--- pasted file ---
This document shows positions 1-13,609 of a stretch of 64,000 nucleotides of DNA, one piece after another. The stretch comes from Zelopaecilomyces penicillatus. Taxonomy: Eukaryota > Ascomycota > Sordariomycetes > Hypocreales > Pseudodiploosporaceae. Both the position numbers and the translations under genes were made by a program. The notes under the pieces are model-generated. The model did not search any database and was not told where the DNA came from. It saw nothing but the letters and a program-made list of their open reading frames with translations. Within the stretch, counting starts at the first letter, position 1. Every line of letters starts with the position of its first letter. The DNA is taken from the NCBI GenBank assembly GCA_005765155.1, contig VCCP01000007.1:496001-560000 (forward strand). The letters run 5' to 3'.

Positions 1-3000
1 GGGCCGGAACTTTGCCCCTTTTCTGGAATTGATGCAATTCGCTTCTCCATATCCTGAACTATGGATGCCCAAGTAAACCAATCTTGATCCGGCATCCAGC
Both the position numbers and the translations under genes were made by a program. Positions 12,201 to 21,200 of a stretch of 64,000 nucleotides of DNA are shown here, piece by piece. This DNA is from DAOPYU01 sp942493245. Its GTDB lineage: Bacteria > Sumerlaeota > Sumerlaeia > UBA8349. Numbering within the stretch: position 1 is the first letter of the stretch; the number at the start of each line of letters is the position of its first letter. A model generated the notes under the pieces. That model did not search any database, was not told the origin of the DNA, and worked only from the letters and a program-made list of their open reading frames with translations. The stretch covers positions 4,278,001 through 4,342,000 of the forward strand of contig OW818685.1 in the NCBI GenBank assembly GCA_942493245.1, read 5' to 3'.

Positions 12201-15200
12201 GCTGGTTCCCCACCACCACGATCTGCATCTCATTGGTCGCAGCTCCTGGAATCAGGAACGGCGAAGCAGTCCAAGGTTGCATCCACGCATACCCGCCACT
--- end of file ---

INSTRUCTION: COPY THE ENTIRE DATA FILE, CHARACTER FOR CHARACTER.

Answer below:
This document shows positions 1-13,609 of a stretch of 64,000 nucleotides of DNA, one piece after another. The stretch comes from Zelopaecilomyces penicillatus. Taxonomy: Eukaryota > Ascomycota > Sordariomycetes > Hypocreales > Pseudodiploosporaceae. Both the position numbers and the translations under genes were made by a program. The notes under the pieces are model-generated. The model did not search any database and was not told where the DNA came from. It saw nothing but the letters and a program-made list of their open reading frames with translations. Within the stretch, counting starts at the first letter, position 1. Every line of letters starts with the position of its first letter. The DNA is taken from the NCBI GenBank assembly GCA_005765155.1, contig VCCP01000007.1:496001-560000 (forward strand). The letters run 5' to 3'.

Positions 1-3000
1 GGGCCGGAACTTTGCCCCTTTTCTGGAATTGATGCAATTCGCTTCTCCATATCCTGAACTATGGATGCCCAAGTAAACCAATCTTGATCCGGCATCCAGC
Both the position numbers and the translations under genes were made by a program. Positions 12,201 to 21,200 of a stretch of 64,000 nucleotides of DNA are shown here, piece by piece. This DNA is from DAOPYU01 sp942493245. Its GTDB lineage: Bacteria > Sumerlaeota > Sumerlaeia > UBA8349. Numbering within the stretch: position 1 is the first letter of the stretch; the number at the start of each line of letters is the position of its first letter. A model generated the notes under the pieces. That model did not search any database, was not told the origin of the DNA, and worked only from the letters and a program-made list of their open reading frames with translations. The stretch covers positions 4,278,001 through 4,342,000 of the forward strand of contig OW818685.1 in the NCBI GenBank assembly GCA_942493245.1, read 5' to 3'.

Positions 12201-15200
12201 GCTGGTTCCCCACCACCACGATCTGCATCTCATTGGTCGCAGCTCCTGGAATCAGGAACGGCGAAGCAGTCCAAGGTTGCATCCACGCATACCCGCCACT